In Episode 76 of the Charity Charge Show, Stephen talks with Karen Lee, CEO of Pioneer Human Services, one of the nation’s largest nonprofit social-enterprise organizations in the United States. Pioneer provides career paths and living wage jobs for a population many disregard. They believe every person has value and potential and their work is centered on helping them realize both.
Under Karen’s leadership, Pioneer successfully operates several revenue-generating businesses that provide living wage jobs to mission-related employees and help fund its mission of empowering people who have been involved in the legal system to build healthy, productive lives. Headquartered in Seattle, Pioneer serves over 10,000 people a year through its diversion, treatment, housing and job training programs. Karen is a graduate of the University of Washington School of Law and the U.S. Military Academy at West Point.
On how Pioneer gets “to the root of why people don’t behave the way society expects”:
At Pioneer today, we’re in 30 locations and around 80 million in revenue, but we also have all these services and apartment buildings that go along with the work that we do. One of our services is what we call jail diversion. So instead of sending someone to jail for a very low-level misdemeanor related to drug use or public intoxication, we have what’s called diversion centers. We have a number of those where we really work with folks to get them to treatment. We have a number of substance use disorder treatment and mental health facilities around the state of Washington, which are residential up to 60 days. We have apartment buildings where people can live after treatment. Then we have job training and case management services so that people can enter the labor market. Finally, we have employment opportunities. So, if you think about Maslow’s hierarchy of needs, the very bottom is safety and stability, and the very top is self-actualization. Pioneer offers services at every one of those need levels so that people can get what they need so that they can move forward with their life journey.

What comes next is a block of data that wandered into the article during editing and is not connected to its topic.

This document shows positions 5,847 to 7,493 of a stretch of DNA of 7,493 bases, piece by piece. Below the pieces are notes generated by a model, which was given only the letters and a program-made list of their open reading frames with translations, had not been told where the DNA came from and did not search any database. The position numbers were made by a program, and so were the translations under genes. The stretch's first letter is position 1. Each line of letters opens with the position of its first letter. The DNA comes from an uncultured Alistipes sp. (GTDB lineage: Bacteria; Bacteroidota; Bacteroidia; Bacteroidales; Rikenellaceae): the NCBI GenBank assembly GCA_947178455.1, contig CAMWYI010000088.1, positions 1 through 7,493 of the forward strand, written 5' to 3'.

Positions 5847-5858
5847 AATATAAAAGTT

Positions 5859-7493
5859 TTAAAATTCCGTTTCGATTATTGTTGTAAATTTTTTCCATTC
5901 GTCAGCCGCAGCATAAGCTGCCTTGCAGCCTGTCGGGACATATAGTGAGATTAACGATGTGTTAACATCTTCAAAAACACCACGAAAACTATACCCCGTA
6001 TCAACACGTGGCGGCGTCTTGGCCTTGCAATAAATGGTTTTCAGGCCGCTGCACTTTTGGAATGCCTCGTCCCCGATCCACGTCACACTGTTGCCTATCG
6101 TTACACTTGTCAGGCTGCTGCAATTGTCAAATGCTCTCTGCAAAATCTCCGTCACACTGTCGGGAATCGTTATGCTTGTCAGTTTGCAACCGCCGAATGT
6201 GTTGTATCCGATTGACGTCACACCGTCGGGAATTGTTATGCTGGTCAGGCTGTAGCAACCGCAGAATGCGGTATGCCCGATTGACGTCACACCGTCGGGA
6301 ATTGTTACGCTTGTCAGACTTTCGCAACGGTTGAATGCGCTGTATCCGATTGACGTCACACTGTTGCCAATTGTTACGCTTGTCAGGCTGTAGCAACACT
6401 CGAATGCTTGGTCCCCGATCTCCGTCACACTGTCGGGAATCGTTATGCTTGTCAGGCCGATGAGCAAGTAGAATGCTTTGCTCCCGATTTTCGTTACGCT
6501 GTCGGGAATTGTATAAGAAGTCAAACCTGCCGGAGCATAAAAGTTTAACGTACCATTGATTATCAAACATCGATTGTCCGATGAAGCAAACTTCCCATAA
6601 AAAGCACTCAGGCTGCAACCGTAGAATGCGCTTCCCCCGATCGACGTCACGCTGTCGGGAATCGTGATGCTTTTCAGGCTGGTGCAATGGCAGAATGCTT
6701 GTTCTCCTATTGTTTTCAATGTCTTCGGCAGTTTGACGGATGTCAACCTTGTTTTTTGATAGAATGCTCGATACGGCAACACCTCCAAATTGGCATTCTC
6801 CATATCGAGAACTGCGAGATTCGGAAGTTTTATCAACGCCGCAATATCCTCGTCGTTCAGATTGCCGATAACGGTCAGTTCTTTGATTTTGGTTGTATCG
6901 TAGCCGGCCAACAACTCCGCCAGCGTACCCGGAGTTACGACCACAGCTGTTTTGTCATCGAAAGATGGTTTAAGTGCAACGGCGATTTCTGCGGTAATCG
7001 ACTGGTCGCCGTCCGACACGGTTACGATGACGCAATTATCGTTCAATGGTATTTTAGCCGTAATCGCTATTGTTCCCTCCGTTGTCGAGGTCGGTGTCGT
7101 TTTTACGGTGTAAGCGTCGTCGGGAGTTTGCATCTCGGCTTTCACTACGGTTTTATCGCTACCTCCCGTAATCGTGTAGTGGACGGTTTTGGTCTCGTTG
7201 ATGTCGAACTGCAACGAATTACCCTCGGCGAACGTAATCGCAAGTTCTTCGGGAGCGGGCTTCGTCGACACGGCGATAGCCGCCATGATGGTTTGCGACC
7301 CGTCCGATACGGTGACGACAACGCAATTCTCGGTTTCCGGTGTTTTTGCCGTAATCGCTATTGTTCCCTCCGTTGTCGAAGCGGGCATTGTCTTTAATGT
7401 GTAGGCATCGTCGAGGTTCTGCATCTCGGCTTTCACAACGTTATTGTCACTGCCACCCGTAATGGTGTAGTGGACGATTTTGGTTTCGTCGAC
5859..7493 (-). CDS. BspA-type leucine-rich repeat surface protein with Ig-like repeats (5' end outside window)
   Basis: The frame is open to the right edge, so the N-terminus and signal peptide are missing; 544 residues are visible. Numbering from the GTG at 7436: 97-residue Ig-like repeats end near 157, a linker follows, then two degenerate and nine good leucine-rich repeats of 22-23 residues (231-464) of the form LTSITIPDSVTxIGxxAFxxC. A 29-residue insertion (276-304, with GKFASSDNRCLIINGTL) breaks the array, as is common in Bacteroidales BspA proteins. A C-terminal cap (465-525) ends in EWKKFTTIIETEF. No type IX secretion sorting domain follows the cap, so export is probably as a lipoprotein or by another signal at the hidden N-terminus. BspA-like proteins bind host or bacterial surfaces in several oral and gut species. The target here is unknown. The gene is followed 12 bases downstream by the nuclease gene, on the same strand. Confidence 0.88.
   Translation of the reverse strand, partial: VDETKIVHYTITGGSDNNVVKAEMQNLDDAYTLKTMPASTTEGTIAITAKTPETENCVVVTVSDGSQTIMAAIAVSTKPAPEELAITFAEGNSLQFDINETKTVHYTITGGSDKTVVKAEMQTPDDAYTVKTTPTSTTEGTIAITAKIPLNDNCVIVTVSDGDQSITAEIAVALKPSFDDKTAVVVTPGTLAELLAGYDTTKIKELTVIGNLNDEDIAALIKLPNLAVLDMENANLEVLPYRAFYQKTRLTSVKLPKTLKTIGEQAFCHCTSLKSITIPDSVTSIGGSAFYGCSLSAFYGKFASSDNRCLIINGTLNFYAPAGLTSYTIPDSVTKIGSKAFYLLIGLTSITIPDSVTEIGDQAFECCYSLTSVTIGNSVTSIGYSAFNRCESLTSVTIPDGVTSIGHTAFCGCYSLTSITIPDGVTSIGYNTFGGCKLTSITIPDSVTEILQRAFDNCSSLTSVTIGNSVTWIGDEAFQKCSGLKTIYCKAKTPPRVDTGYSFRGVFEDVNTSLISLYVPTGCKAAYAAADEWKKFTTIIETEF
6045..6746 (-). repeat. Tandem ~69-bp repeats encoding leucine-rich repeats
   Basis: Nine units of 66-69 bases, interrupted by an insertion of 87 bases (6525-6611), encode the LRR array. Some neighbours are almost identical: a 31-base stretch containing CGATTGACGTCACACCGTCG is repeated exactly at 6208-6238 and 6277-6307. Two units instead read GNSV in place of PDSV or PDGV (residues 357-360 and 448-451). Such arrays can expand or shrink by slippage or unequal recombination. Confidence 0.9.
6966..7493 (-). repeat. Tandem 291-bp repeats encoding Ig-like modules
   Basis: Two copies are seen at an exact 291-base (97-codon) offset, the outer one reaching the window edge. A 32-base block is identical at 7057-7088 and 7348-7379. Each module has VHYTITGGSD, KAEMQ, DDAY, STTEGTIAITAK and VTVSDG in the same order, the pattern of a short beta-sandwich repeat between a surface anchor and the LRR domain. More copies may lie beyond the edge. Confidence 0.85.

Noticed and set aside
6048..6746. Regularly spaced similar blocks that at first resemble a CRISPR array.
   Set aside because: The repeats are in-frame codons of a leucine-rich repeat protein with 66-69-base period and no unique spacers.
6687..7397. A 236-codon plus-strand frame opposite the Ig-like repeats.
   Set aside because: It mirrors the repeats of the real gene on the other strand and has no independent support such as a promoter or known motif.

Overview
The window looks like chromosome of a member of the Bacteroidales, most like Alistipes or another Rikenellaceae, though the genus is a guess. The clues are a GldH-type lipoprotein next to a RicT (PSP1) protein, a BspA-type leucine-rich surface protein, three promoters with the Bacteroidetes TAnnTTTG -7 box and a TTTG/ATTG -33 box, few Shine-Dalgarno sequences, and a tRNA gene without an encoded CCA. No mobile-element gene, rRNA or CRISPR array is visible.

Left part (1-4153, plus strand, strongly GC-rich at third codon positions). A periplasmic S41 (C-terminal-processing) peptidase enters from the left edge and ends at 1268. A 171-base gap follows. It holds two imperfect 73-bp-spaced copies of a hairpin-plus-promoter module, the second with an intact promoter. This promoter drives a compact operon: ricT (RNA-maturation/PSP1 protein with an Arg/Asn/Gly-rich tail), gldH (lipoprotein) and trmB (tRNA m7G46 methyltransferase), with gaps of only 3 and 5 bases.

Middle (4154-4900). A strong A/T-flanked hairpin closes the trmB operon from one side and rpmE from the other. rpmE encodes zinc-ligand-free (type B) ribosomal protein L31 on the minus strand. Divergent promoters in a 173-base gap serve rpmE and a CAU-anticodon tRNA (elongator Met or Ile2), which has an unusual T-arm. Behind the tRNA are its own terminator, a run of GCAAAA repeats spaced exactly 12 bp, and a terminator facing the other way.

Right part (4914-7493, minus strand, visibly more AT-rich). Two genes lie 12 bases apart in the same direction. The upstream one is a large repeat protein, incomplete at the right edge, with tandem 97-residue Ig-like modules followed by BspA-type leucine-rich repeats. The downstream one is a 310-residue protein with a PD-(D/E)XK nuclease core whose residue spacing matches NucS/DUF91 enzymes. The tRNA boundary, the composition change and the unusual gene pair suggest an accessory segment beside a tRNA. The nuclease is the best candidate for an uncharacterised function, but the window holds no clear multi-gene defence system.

On the podcast, Karen spoke about Eugene “Smitty” Smith, a Pioneer employee and resident recently granted clemency after 47 years. He is pictured below with Karen.